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Supreme Court Rejects Church's COVID Request

Calvary Chapel Dayton Valley wanted to get around Nevada's 50-person cap for religious services
By Newser Editors and Wire Services
Posted Jul 25, 2020 5:30 AM CDT

(Newser) – A sharply divided US Supreme Court denied a rural Nevada church's request late Friday to strike down as unconstitutional a 50-person cap on worship services as part of the state's ongoing response to the coronavirus. In a 5-4 decision, the high court refused to grant the request from the Christian church east of Reno to be subjected to the same COVID-19 restrictions in Nevada that allow casinos, restaurants, and other businesses to operate at 50% of capacity with proper social distancing, per the AP. Calvary Chapel Dayton Valley argued that the hard cap on religious gatherings was an unconstitutional violation of its parishioners' First Amendment rights to express and exercise their beliefs. Chief Justice John Roberts sided with the liberal majority; Justices Samuel Alito, Neil Gorsuch, Clarence Thomas, and Brett Kavanaugh dissented.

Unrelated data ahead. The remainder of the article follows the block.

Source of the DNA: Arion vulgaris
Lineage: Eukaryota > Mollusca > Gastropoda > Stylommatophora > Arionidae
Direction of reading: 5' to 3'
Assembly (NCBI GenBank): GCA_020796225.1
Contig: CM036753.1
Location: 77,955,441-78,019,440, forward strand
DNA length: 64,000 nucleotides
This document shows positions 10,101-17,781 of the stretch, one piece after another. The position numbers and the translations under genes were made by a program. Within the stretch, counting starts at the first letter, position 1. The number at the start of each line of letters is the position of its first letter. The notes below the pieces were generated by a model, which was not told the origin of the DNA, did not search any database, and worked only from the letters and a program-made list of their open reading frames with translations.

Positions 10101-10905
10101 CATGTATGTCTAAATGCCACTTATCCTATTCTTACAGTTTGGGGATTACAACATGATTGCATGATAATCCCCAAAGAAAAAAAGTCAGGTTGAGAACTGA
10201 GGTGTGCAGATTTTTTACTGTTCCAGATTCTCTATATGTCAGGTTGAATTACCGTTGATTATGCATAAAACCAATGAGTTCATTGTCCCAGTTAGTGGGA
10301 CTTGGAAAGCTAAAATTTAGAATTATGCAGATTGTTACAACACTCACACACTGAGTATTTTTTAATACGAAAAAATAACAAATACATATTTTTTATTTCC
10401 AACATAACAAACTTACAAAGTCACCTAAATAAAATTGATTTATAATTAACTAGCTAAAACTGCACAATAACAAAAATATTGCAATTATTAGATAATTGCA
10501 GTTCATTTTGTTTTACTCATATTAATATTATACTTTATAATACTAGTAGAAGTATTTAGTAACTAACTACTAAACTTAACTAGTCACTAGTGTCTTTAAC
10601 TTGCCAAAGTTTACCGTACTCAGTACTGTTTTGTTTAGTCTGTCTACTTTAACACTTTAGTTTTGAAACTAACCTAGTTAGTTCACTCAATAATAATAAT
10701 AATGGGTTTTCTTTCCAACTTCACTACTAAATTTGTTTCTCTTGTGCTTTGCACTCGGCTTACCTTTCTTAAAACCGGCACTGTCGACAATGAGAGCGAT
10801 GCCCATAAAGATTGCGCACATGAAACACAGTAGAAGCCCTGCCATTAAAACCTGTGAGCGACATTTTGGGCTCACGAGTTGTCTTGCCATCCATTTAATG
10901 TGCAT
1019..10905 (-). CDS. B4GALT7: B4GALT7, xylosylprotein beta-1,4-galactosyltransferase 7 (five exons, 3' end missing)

The church wants to allow as many as 90 people to attend services at the same time—with masks required, sitting 6 feet apart—at the sanctuary, with a capacity of 200. Other secular businesses in the state allowed to operate at half capacity include gyms, hair salons, bowling alleys, and water parks. The church appealed to the 9th US Circuit Court of Appeals last month after a US judge in Nevada upheld the state's 50% capacity policy for casinos and other businesses. The San Francisco appellate court is still considering the appeal, but it has denied the church's request for an emergency injunction in the meantime. "Temporarily narrowing restrictions on the size of mass gatherings, including for religious services, protects the health and well-being of Nevada citizens during a global pandemic," Nevada's lawyers wrote last week. In his dissent, Gorsuch wrote, "There is no world in which the Constitution permits Nevada to favor Caesars Palace over Calvary Chapel."

(Read more US Supreme Court stories.)

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